Bosses need results - - and they also need fast email responses. According to a new survey from Right Management, a Philadelphia-based talent and career management firm, more bosses are sending more emails outside of work hours and expecting immediate replies.
With more than 400 respondents involved in the research, the results show that plenty of managers are staying in touch with employees on an around-the-clock basis. Here’s a look at some of the key findings:
- 36 percent of respondents say that their bosses send emails during after work hours and expect a response.
- 9 percent indicate that their bosses expect them to stay in touch via email during vacations.
- 6 percent stay in regular email communication with their bosses over the weekends.
It’s no secret that technology has transformed the way we work. We can get work done anywhere at anytime. However, that need to always be on and available is leading to employees who feel that they must immediately respond to a new bold message.
“The boundaries of the workplace are expanding and now reach deeper into employees’ lives, especially now that mobile technology is taken for granted,” Monika Morrow, senior vice president of career management, Right Management, says.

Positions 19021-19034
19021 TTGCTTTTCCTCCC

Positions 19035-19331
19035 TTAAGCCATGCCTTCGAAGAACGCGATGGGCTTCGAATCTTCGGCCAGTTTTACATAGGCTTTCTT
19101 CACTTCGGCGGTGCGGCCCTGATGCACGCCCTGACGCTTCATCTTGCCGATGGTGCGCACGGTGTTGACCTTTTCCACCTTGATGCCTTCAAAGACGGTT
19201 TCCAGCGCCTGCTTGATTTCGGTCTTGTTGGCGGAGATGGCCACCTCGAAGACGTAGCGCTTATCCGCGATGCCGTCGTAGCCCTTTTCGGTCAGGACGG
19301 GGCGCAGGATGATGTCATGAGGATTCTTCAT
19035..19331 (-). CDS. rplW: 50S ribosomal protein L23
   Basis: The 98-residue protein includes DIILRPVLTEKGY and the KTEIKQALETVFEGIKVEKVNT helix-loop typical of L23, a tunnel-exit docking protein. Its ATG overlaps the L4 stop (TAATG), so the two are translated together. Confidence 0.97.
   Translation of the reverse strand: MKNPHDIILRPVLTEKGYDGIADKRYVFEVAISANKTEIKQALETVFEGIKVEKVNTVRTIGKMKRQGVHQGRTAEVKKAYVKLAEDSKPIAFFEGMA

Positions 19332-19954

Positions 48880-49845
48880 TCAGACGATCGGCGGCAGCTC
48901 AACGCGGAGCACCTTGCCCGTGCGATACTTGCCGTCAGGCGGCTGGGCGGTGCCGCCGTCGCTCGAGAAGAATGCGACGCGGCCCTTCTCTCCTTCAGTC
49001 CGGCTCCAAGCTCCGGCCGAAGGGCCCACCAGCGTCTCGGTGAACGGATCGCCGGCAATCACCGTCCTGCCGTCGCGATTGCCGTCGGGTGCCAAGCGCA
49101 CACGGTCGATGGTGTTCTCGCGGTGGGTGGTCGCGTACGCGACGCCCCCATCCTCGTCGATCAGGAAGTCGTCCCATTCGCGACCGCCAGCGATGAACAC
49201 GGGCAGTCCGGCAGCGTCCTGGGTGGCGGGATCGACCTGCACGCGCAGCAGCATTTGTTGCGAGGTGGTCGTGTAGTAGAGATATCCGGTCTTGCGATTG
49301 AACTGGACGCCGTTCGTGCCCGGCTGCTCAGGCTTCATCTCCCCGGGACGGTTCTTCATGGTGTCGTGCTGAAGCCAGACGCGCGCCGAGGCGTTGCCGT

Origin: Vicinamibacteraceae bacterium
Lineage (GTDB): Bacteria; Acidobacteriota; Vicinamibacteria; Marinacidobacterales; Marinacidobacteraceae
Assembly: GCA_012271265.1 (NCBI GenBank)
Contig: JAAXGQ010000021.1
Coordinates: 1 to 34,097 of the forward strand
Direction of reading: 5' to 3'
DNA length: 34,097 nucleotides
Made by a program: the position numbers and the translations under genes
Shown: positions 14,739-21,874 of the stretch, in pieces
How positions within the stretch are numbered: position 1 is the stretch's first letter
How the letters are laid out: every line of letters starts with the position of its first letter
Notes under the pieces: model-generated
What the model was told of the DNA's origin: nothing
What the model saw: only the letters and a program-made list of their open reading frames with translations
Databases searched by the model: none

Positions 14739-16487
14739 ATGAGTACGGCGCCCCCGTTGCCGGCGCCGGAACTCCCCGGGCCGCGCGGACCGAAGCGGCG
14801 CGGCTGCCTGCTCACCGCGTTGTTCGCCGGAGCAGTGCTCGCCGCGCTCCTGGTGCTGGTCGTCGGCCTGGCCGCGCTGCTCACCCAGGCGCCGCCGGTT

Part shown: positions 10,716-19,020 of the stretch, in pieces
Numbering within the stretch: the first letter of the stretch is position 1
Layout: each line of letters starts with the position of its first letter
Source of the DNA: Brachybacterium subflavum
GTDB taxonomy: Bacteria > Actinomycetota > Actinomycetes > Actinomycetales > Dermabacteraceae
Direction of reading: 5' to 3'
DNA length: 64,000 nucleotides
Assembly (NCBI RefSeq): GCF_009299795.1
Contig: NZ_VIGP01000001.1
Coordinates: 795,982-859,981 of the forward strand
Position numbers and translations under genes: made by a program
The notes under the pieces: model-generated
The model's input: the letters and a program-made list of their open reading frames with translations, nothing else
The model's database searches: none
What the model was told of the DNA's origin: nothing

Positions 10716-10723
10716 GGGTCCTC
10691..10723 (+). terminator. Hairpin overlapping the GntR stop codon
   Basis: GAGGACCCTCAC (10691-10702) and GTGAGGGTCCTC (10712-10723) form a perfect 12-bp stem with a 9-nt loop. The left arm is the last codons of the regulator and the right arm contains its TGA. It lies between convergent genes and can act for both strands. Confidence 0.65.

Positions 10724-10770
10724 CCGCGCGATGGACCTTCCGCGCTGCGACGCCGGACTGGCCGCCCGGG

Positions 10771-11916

“Many find that they can no longer just leave the office at the office, and instead will get emails or calls while commuting or shopping, or even sitting down to dinner,” Morrow adds.
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As bosses work to ensure employee happiness, they may want to reevaluate their approaches to constant communication.
“Bosses should think twice about messaging at all hours,” Morrow says. “They may think they’re being productive, but the effect may be the opposite.”
Of course, there are exceptions to the rule. Morrow points out that senior-level managers do need to be available at all time in case of emergencies and unexpected problems. When it comes to the meetings industry, every planner knows those emergency situations all too well.
Still, bosses aren’t the only ones to blame. Employees must know how to draw the line between what warrants a rapid response and what can wait until the next business day.
“People hear the ‘ding’ and act reflexively,” Morrow says. “It’s better to judge whether or not an instant response is expected, when the next morning may be just fine for all concerned.”
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